If it looks like a movie set, don't be surprised.
Thousand Palms Oasis was the setting for Cecil B. DeMille's 1924 silent film epic "King of Kings," and the 1969 movie "Tell Them Willie Boy Is Here," starring Robert Redford, Robert Blake and Katharine Ross.
The oasis is something special and deserving of protection, but that's not why the Coachella Valley Preserve was established. The reserve's raison d'etre is habitat for the threatened Coachella Valley fringe-toed lizard.
For the most part, Uma inornata goes about the business of being a lizard beneath the surface of sand dunes, but scientists have been able to discover some of the peculiar habits of this creature, which manages to survive in places where the surface temperature on a summer's day may reach 160 degrees.
The eight-inch reptile is also known as the "sand swimmer" for its ability to dive through sand dunes. Its entrenching, tool-shaped skull rams through the sand, while round scales on its skin reduce friction as it "swims." Fringes (large scales) on its toes give the lizard traction, as well as its name.
May is courtship time at the reserve. Male fringe-toed lizards begin a long series of push-ups to entice females.
Alas, all is not fun in the sun for the fringe-toed lizard. The creature must avoid becoming dinner for such predators as roadrunners, snakes and loggerhead shrikes.
But the biggest threat to the lizards was/is real estate development and the consequent loss of habitat.
Fortunately for the fringe-toed lizard, real estate developers, the U.S. Bureau of Land Management, Congress, the California Department of Fish and Game, the U.S. Wildlife Service and the Nature Conservancy were able to find a common ground and establish a 13,000-acre preserve in 1986. Some conservationists believe that the $25-million price tag may be the most expensive single-species preservation effort of all time.
Still, the reserve would be something special even without its namesake lizard. It protects flora and fauna once common in the Coachella Valley before it grew grapefruit, golf courses and subdivisions.
Thousand Palms Oasis is California's second-largest collection of native California fan palms. Thousand Palms, along with Indian Palms, Horseshoe Palms and a couple of other oases in the reserve, came into existence as the result of earthquake faults that brought water to the surface.
Before the reserve was set aside, the Thousand Palms area was purchased by turn-of-the-century rancher Louis Wilhelm and his family. The Wilhelms built Palm House (now the reserve's visitors center), and by the 1930s were using it as a commissary for campers, scientists, scout troops and anyone else who wanted to enjoy a weekend in one of their palm-shaded cottages.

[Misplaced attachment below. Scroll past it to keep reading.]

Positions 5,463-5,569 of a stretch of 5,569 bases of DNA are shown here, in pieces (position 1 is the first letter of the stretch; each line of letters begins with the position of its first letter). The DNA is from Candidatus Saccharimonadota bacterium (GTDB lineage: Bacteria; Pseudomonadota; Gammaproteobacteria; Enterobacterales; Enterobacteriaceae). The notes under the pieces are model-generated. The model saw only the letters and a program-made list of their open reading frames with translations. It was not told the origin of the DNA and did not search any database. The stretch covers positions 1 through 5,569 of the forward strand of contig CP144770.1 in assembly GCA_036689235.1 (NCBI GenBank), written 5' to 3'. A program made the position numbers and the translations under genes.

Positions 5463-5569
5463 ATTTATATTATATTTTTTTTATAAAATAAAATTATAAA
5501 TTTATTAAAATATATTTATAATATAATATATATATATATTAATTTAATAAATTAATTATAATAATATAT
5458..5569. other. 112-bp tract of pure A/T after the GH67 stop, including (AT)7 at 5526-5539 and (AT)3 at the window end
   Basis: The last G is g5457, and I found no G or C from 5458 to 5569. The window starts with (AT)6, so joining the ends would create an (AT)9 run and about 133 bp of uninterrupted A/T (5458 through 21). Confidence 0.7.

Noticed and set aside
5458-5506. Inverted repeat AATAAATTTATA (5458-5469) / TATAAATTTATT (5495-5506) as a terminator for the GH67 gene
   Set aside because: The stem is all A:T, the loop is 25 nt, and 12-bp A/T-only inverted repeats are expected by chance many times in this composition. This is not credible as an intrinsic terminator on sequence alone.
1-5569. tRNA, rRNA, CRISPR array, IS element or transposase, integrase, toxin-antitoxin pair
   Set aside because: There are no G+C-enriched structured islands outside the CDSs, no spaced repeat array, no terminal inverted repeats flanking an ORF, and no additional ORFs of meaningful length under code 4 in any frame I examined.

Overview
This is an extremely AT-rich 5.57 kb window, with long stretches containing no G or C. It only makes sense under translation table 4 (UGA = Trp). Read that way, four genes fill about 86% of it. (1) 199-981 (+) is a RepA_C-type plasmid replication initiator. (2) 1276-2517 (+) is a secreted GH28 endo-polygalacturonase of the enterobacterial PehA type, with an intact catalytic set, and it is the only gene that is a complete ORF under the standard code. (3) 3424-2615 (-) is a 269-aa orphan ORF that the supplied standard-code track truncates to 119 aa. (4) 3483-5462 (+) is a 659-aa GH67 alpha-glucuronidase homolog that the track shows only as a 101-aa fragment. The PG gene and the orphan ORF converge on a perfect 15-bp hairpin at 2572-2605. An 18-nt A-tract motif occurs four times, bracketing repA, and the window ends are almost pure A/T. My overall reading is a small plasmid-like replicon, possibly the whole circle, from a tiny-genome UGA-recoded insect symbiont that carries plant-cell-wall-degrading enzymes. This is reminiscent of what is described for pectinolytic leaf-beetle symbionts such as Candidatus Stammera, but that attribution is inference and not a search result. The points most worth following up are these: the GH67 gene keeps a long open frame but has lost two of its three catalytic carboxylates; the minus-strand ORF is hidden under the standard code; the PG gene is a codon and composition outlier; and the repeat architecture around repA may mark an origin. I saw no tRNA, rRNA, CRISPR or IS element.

Hikers can explore the Coachella Valley Preserve on a half-dozen trails. Three of these trails depart from Thousand Palms Oasis. Shortest (a 15-minute walk) is Smoke Tree Ranch Trail, which encircles the oasis. There is good bird watching in the mesquite thickets and among the smoke trees. Watch for the smoke tree's bright blue/purple flowers in May or June.
Don't miss McCallum Trail, a 1 1/2-mile round-trip nature trail. It meanders by a jungle of willows, palms, cottonwoods and mesquite. At the trail head, pick up an interpretive pamphlet that's keyed to numbered posts along the path.
Indian Palms Trail leads a half-mile to the small Indian Palm Oasis.
More ambitious hikers will head for Wash Trail, which, true to its name, winds through washes in the northern portion of the reserve. You can also visit Bee Rock Mesa, where Malpais Indians camped 5,000 years ago, and visit more oases--Horseshoe Palms and Pushawalla Palms.
Directions to trail head: From Interstate 10, about 10 miles east of where Highway 111 leads off to Palm Springs, exit on Washington Street/Ramon Road. Head north on Washington Street, which bends west and continues as Ramon Road. Soon after the bend, turn right (north again) onto Thousand Palms Canyon Road. Continue to the entrance of the Coachella Valley Preserve and park in the dirt lot.
Hiking / Coachella Valley McCallum, Wash, Indian Palms Trails Where: Coachella Valley Preserve Distance: 1-5 miles round trip Terrain: Palm-lined canyons, desert washes Highlights: Thousand Palms Oasis, state's largest Degree of Diffculty: Easy to moderate Precautions: Bring water. Dress appropriately for desert heat For more information: Contact the Coachella Valley Preserve, P.O. Box 188, Thousan Palms, Calif., 92276. (619) 343-1234